4 steps to motivate employees to start saving for retirement
Benefits professionals struggle constantly to convince employees that they need to start saving for retirement. For many workers, retirement is so distant and abstract that it’s easy to put off planning for it.
Snap them back to reality by helping them figure out exactly how much they need to sock away to pay for their needs once they stop working.
Walk employees through this savings calculation the next time you talk up your 401(k) or 403(b) plan. Better yet, have employees do the math themselves. Chance are they’ll be more motivated to start saving in earnest.
Hello, hypothetical pre-retiree!
Let’s start with some assumptions, the biggest being that you live comfortably on what you now earn, and that you will be content with that standard of living when you retire.
We’ll assume that you’re 50 years old and plan to retire in 15 years, at age 65. For simplicity’s sake, you take home a nice, round $50,000 per year.
This retirement income planning exercise involves four steps:
1. Determine 80% of salary
Experts say it’s safe to plan on living off 80% of what you currently make. That’s because once you retire, you won’t have many of your current work-related expenses—commuting costs and regular wardrobe updates, for example. For our hypothetical employee, the math looks like this:
$50,000 X .80 = $40,000
2. Add an inflation factor
Now let’s figure out what that annual number will be when you’re ready to retire. To do that, factor in the effects of inflation over time—3% according to the Federal Reserve’s estimate of long-term inflation.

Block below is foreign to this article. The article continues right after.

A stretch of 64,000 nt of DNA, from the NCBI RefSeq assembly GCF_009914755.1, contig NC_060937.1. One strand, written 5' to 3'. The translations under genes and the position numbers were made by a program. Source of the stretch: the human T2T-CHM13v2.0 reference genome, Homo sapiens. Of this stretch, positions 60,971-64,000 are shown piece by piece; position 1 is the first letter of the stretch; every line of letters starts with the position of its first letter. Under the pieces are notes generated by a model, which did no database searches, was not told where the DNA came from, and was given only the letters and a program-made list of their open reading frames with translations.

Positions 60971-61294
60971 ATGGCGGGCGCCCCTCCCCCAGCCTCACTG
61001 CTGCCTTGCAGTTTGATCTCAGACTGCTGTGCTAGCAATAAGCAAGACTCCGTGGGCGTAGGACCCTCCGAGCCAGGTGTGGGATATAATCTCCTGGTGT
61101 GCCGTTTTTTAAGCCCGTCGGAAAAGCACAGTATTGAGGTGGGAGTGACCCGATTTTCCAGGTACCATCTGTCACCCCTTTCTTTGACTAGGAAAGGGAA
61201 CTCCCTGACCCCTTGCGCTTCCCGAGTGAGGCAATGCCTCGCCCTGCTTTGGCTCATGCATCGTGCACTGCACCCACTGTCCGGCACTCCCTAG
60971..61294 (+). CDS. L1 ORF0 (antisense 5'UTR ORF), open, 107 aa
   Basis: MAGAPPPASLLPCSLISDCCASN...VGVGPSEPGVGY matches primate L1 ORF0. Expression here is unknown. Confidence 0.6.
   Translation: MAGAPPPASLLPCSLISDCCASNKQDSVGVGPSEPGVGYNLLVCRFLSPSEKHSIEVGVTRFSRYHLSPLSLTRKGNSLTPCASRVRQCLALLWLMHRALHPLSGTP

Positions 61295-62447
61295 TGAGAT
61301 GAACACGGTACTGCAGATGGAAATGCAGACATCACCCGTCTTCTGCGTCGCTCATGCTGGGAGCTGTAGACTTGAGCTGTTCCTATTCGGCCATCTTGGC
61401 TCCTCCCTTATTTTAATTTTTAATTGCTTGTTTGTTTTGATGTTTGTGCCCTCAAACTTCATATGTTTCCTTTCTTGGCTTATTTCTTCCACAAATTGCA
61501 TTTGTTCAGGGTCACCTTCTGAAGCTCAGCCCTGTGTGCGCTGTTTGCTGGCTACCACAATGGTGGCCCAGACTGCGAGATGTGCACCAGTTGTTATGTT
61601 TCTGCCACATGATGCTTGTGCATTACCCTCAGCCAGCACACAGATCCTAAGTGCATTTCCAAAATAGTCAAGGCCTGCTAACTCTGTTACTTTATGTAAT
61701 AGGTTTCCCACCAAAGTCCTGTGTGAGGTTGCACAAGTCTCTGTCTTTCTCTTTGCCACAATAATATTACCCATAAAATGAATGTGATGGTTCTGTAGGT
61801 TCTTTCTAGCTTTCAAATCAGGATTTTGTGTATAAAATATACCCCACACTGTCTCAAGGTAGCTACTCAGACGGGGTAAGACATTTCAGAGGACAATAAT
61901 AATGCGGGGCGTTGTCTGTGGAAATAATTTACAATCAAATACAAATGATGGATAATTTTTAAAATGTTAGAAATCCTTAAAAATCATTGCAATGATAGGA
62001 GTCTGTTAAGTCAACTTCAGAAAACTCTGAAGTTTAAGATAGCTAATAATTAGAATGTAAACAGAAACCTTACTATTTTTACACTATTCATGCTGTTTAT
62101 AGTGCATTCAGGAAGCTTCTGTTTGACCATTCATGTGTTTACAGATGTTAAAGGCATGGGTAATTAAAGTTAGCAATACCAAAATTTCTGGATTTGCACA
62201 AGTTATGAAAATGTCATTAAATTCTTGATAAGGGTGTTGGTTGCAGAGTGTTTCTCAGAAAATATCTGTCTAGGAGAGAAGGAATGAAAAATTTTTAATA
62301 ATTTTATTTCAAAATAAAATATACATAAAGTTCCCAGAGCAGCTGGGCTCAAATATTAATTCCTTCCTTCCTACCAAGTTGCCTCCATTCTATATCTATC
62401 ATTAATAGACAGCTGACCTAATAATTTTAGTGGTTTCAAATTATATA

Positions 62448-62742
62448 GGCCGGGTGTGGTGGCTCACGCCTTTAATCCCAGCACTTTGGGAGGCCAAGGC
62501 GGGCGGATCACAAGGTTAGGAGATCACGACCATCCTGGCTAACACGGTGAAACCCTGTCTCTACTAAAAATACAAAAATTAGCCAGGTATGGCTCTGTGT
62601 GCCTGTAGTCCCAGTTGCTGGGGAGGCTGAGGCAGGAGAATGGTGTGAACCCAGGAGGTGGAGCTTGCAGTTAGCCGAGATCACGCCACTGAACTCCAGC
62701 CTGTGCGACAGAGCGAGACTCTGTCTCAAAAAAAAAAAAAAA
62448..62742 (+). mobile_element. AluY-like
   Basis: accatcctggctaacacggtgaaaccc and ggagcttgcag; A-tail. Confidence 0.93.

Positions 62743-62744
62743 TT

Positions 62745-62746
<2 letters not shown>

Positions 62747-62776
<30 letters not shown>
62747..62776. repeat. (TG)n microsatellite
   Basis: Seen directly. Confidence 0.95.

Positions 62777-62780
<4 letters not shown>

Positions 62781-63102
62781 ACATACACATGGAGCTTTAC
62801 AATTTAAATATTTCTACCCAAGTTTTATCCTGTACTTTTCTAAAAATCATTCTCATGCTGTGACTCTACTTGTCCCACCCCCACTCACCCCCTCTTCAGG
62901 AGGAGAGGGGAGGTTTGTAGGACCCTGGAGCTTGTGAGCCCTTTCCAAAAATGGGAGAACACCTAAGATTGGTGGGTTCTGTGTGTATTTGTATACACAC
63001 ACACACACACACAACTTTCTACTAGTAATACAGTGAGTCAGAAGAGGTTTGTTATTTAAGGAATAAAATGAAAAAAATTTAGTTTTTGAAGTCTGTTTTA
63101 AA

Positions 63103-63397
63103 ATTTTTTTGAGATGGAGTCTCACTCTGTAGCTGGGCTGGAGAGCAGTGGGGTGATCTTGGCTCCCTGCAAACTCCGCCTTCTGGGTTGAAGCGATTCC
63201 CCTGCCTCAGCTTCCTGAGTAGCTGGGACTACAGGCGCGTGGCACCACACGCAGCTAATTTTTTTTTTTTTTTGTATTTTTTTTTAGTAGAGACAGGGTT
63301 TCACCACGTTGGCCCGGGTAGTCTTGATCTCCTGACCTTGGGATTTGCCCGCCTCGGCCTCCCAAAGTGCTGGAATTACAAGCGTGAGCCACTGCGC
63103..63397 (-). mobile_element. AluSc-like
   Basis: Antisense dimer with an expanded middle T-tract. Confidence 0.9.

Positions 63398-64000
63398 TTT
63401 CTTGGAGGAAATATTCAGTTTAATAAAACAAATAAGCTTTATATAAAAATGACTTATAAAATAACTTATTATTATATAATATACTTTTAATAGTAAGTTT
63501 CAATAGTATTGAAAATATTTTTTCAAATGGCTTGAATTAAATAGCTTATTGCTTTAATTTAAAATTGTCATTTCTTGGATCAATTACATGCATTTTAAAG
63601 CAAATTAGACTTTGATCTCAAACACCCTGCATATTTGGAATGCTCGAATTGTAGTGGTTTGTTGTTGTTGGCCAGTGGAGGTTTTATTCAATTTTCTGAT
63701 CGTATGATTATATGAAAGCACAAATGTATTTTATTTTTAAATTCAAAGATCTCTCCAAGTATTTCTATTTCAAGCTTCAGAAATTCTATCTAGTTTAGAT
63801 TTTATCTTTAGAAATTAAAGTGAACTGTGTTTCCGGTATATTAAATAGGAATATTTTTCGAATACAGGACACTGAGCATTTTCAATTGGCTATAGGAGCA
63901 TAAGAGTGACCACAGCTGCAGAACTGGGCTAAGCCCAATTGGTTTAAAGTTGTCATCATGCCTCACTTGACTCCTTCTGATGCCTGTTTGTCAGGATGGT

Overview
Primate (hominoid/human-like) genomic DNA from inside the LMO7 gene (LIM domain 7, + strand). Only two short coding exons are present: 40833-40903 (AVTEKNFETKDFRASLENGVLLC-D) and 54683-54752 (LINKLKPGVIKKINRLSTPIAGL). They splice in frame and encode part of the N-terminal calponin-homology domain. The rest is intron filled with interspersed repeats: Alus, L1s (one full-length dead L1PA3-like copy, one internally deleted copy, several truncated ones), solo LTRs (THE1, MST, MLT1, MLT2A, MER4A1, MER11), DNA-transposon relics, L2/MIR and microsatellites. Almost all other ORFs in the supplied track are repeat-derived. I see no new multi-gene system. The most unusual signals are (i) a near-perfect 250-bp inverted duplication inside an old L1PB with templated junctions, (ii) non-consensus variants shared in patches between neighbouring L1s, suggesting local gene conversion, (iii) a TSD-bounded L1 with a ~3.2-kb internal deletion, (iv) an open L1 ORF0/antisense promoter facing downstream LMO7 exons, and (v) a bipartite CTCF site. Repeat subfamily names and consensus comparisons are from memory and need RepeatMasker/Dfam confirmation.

This is a reasonable complex math problem. Fortunately, Google has a great calculator built right into its search bar; we’ll use it for this step:
- Open Google and type the following in the search bar: 1.03^15. The 1.03 is the 3% inflation factor; 15 is the number of years until you retire. Result: 1.5579674166.
- Multiply that number by your retirement income target:
1.5579674166 X $40,000 = $62,318.696664
The result rounds off to $62,319.
3. Subtract Social Security
Now it’s time to account for Social Security benefits, which will provide some income when you quit working. Check your annual Social Security statement to find your projected yearly benefit, or use one of the Social Security Administration’s online calculators.
We’ll take a fairly conservative approach here, and assume that you will receive $17,500 in annual benefits. Subtract that amount from your projected retirement-age income to find your adjusted yearly income:
$62,319 – $17,500 = $44,819
4. Make your money last
You’ll live many years past retirement. Multiply your adjusted yearly income by 20 years to get the total you must put aside in order to retire:
$44,819 X 20 = $896,380
Our hypothetical 50-year-old will need almost $900,000 to fund a comfortable retirement. That’s a fairly daunting figure—and the results will look even scarier for younger workers and those who earn less. However, it’s a tangible target to aim for.
For HR pros, the challenge is to help employees understand that they must start planning—now!—to provide for their income needs when they retire. Next step: Offer financial literacy training to show them how to save.